Periphyton responses to nitrogen decline and warming in eutrophic shallow lake mesocosms


Pacheco J. P. , Aznarez C., Levi E. E. , Baattrup-Pedersen A., Jeppesen E.

HYDROBIOLOGIA, 2021 (Journal Indexed in SCI) identifier identifier

  • Publication Type: Article / Article
  • Publication Date: 2021
  • Doi Number: 10.1007/s10750-021-04755-y
  • Title of Journal : HYDROBIOLOGIA
  • Keywords: Benthic algae, Oligotrophication, Plant morphology, Diazotrophic cyanobacteria, Phytoplankton, PHOSPHORUS LIMITATION, CLIMATE-CHANGE, FRESH-WATER, ALLELOPATHIC INHIBITION, NUTRIENT LIMITATION, PHYTOPLANKTON, MACROPHYTES, BIOMASS, STATE, CYANOBACTERIA

Abstract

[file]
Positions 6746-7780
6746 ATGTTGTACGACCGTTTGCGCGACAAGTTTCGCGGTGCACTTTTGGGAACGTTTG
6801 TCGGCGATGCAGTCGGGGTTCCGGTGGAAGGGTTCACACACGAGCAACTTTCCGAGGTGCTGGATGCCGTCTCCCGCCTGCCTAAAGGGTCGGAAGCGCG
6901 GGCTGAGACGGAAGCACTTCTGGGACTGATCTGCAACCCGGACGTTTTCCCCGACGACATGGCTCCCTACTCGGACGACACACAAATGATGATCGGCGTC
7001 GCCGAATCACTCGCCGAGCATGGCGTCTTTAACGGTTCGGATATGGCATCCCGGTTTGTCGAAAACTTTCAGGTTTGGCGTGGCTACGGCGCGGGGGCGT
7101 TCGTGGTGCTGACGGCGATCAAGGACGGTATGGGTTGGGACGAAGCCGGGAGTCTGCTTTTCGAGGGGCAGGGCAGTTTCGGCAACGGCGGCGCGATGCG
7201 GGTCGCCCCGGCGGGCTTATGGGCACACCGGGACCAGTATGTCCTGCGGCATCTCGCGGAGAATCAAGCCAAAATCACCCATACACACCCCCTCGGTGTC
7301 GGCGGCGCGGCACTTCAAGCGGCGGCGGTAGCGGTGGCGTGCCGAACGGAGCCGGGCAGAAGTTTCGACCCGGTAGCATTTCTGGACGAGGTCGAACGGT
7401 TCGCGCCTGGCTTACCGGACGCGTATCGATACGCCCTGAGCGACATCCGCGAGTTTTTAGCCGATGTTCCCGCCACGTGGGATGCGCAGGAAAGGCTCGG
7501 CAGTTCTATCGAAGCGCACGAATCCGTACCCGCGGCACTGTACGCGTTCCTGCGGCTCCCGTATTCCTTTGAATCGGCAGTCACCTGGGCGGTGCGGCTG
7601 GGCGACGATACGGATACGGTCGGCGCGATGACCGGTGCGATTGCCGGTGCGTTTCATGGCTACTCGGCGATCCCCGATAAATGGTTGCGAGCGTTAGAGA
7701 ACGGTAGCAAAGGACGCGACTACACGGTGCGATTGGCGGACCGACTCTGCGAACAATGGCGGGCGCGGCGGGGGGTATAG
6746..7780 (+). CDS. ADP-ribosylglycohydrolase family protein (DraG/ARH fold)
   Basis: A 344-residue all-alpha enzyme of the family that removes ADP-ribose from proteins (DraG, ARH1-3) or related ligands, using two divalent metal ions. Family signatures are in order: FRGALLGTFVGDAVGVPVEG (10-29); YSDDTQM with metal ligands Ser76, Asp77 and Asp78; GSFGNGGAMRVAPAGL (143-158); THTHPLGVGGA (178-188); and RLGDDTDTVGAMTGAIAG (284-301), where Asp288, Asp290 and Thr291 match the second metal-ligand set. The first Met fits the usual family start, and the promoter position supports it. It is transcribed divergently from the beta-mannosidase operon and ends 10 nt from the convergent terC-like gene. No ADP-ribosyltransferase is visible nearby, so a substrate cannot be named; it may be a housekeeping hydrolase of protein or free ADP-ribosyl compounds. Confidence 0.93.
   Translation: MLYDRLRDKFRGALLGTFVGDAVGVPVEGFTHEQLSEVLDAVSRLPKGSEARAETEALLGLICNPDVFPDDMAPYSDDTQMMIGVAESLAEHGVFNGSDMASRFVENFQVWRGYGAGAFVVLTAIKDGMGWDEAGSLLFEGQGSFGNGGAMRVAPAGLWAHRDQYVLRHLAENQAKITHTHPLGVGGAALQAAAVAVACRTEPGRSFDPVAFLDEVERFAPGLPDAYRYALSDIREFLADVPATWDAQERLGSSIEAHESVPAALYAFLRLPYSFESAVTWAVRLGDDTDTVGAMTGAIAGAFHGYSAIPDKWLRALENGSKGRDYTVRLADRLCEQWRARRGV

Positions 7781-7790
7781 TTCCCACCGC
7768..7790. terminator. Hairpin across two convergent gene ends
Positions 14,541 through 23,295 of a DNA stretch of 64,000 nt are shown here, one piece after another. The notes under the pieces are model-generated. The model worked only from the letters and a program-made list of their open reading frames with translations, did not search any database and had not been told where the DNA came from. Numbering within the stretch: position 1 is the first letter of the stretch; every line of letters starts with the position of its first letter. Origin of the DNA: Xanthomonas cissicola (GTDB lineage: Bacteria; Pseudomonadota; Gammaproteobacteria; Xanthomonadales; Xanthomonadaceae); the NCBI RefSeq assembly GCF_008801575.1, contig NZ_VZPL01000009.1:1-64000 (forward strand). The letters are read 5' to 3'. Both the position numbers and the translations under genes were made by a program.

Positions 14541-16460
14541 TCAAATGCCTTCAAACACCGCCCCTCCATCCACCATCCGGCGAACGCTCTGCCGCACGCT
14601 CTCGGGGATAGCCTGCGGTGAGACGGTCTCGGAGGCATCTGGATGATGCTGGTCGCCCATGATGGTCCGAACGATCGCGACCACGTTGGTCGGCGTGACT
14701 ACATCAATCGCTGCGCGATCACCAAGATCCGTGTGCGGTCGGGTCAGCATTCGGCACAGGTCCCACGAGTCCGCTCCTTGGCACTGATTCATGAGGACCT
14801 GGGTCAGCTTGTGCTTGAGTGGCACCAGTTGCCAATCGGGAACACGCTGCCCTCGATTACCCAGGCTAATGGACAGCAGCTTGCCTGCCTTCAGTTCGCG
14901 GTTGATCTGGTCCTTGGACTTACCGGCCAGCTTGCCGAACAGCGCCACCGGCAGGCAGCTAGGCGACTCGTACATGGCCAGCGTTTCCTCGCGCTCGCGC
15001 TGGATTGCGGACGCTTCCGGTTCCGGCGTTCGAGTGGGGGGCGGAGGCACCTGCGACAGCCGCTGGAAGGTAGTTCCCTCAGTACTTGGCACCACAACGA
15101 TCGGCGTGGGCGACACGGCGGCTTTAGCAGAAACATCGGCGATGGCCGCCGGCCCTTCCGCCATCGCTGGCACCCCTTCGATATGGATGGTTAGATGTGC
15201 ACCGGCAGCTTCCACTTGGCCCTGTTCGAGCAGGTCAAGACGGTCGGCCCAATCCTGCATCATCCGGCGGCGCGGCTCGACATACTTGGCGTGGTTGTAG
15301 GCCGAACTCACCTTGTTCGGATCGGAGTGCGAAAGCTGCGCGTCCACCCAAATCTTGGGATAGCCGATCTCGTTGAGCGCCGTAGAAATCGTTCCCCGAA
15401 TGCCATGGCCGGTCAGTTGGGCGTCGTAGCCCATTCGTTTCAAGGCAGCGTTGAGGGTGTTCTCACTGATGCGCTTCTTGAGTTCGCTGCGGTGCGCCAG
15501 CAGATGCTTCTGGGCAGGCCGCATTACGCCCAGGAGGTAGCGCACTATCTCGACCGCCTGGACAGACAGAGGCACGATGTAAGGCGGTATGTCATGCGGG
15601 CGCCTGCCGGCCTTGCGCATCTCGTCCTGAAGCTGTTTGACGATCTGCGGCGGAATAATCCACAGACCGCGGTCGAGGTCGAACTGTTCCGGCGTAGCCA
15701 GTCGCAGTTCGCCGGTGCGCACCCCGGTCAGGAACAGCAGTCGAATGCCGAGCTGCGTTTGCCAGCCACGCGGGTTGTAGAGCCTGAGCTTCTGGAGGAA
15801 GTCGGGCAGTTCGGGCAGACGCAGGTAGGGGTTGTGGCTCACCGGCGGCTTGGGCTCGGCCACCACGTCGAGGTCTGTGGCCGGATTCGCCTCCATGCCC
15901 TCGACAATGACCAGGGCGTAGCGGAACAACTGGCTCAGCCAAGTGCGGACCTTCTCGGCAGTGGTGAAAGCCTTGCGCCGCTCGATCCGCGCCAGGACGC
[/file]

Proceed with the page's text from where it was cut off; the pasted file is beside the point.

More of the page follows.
Periphyton is a key primary producer in shallow lakes, sensitive to global warming and changes in nutrient balances. Reduced nitrogen availability due to accelerated denitrification at higher temperatures or in response to reduced N loadings aimed to reduce the eutrophication may affect periphyton biomass and composition, to compensate for the low N availability (e.g. promoting N-2-fixing). We analysed periphyton responses to N decline in 12 eutrophic shallow lake mesocosms during one year of low N compared to high N, under three temperature scenarios: ambient, A2 IPCC scenario and A2 increased by 50%. We used two submerged macrophytes (Potamogeton crispus and Elodea canadensis) and artificial imitations of these as substrates for periphyton growth. Nitrogen decline increased periphyton biomass and induced compositional changes irrespective of season, plant type, and temperature. Periphyton biomass was negatively associated to phytoplankton and positively to plant complexity. Warmer scenarios negatively affected periphyton exclusively at high N loadings. Low N conditions were associated with lower periphyton taxonomic richness, lower N-2-fixing cyanobacteria biovolume and increased biovolume of large-sized chlorophytes and non-N-2-fixing cyanobacteria. Our results suggest that low N conditions promoted periphyton due to a more efficient use of nutrients and improved light conditions resulting from lower phytoplankton biomass and contrasting effects of temperature.